New Hpricot for JRuby

One of the annoying things for JRuby have been lack of recent support for Hpricot. Hopefully that will all be in the past now, or at least in a few days time. I spent some time hacking the latest version of Hpricot to work on JRuby, and as of now, my fork of it runs all tests like it should.

I first want to talk quickly about Nokogiri. Someone on Twitter mentioned that we should be using Nokogiri instead of Hpricot. That’s all good and well, except Nokogiri depends on libxml2 and libxslt2. I know I have done some crazy porting of C-libraries to Java earlier, but I won’t do those two. Ever. So the only chance Nokogiri will have is if someone reimplements the backend to use native Java XML libraries. That wouldn’t be extremely hard, but it would definitely be more time consuming than fixing Hpricot.

So, that’s why I’ve fixed Hpricot. I’ve sent a pull request to Why, and hopefully the Java stuff will all be in his repository soon. Until then you can build your own version of the gem by cloning, and installing that.

For those of you who have used the earlier JRuby compatible Hpricot versions, I dare say this version is much faster in many ways. I learned a bit about how to write these kind of ports when doing Yecht, and I think that shows.

Hpricot goodness

This is just so cool, I cannot contain it. For those of you who haven’t heard about Hpricot, it is one of why the lucky stiff‘s incredibly cool tools (which he probably will use to take over the world any day now…). It’s HTML parsing goodness, very flexible, with the goal of being able to parse (and fix) everything that Firefox handles.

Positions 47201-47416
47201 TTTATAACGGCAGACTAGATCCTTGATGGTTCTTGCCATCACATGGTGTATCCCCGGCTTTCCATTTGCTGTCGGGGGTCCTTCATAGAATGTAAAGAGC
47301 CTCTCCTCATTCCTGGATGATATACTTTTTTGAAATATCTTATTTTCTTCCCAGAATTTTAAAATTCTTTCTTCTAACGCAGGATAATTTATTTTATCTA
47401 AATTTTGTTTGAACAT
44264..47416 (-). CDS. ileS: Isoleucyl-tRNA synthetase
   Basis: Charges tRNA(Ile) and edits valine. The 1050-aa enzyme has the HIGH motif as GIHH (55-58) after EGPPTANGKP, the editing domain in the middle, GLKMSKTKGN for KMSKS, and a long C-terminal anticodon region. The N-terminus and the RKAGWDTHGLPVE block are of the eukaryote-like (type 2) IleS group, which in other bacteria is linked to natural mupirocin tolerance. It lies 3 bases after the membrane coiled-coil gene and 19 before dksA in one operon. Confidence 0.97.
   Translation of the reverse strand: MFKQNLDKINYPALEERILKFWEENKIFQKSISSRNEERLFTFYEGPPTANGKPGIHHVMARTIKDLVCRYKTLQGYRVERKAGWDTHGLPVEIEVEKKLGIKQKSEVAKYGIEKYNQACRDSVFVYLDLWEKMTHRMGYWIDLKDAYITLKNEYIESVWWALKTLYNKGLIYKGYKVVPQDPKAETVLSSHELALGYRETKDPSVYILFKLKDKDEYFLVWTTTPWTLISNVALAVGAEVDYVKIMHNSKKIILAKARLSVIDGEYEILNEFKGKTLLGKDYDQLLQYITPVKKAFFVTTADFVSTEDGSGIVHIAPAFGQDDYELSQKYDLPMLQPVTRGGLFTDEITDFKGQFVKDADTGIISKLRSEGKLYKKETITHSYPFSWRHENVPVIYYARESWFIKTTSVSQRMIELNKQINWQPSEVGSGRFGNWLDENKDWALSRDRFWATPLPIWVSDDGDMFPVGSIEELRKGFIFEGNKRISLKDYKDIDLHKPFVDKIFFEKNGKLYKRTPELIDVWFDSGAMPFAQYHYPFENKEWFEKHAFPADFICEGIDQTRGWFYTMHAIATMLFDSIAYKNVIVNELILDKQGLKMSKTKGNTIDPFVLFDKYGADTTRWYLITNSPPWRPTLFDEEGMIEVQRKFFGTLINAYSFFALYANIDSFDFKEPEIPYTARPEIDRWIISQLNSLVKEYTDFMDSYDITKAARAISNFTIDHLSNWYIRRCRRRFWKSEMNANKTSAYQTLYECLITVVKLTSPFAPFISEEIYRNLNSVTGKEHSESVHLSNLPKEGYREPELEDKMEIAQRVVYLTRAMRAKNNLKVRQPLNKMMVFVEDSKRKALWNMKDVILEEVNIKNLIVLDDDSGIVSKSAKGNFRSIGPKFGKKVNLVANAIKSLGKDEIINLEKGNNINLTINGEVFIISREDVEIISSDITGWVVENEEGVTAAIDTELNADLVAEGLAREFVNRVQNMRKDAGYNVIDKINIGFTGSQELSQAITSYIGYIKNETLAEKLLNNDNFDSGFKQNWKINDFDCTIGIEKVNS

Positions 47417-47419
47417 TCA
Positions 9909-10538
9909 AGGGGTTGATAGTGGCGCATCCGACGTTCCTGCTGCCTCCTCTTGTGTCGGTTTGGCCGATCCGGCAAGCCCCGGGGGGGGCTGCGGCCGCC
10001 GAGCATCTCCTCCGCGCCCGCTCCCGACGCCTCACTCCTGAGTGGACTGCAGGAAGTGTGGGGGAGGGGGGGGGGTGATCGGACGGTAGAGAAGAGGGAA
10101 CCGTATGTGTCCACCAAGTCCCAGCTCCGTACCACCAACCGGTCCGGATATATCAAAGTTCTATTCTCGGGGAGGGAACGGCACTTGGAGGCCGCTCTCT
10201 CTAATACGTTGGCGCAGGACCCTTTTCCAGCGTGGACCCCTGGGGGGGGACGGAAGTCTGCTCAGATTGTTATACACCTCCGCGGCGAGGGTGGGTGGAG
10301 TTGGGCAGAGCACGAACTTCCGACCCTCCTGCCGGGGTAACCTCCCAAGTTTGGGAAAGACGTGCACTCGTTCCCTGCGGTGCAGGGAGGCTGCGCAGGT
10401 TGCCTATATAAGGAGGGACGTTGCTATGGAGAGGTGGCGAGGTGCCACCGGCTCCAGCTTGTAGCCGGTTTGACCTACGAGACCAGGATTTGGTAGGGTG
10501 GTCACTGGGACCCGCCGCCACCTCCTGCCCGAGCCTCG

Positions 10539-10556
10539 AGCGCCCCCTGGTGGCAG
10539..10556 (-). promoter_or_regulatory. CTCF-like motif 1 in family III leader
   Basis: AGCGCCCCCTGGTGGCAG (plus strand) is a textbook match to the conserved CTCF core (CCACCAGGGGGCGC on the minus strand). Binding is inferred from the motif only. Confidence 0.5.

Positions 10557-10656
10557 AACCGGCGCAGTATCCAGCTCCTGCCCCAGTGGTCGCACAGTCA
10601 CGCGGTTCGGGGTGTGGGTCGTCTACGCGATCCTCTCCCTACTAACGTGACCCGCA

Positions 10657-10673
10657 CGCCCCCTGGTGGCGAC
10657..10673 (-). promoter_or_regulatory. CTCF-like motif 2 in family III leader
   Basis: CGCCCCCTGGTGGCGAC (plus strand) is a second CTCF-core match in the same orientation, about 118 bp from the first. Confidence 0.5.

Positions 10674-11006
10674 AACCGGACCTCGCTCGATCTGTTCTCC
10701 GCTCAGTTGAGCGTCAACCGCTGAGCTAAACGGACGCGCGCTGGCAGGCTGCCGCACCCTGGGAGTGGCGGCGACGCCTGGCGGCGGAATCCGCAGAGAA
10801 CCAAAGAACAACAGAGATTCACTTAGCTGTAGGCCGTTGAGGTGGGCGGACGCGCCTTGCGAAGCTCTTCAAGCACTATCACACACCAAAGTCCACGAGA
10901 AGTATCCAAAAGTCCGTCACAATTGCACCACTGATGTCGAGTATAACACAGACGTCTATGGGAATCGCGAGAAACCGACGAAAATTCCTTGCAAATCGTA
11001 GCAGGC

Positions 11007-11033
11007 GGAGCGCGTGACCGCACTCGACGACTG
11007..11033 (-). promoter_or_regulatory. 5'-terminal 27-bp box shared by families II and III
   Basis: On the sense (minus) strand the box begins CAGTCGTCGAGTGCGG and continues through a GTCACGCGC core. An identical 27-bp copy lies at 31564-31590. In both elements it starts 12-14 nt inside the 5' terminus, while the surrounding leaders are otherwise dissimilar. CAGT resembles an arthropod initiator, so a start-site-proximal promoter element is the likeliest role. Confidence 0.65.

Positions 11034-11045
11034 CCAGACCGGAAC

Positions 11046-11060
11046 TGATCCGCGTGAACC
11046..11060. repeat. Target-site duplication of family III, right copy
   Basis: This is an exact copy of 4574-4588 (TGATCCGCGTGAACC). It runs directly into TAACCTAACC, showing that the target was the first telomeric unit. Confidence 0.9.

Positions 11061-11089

“So what?” you’re probably asking… Well, Hpricot uses Ragel and some C code to achieve blinding speed. This means JRuby can’t run it. Or I should say couldn’t run it:

orpheus:~/workspace/jruby> jruby bin/gem install hpricot --source
Bulk updating Gem source index for:
Select which gem to install for your platform (java)
1. hpricot 0.5.110 (jruby)
2. hpricot 0.5.110 (mswin32)
3. hpricot 0.5.110 (ruby)
4. hpricot 0.5 (ruby)
5. hpricot 0.5 (mswin32)
6. hpricot 0.5.0 (ruby)
7. hpricot 0.5.0 (mswin32)
8. hpricot 0.4.99 (ruby)
9. hpricot 0.4.99 (mswin32)
10. hpricot 0.4.92 (ruby)
11. hpricot 0.4.92 (mswin32)
12. Skip this gem
13. Cancel installation
> 1
Successfully installed hpricot-0.5.110-jruby
Installing ri documentation for hpricot-0.5.110-jruby...
Installing RDoc documentation for hpricot-0.5.110-jruby...

That’s right, Hpricot is now more promiscuous than any other gem with native parts.
What can you do with it? Well, I’m just going to point you to _why’s own description of it. All he says at will work fine in JRuby!

How did this come to be? Well, me and _why did some joint hacking, which was helped along by the fact that Adrian Thurston (the genius behind Ragel) recently added Java support to it. So, basically, most of the Ragel definition is exactly the same for both the C and the Java versions. The native code has been factored out, and both versions are buildable with rake from _why’s code repository.

This is important. Don’t think anything else. This strategy will, and can, be used for other gems with native parts. It’s just a question of time.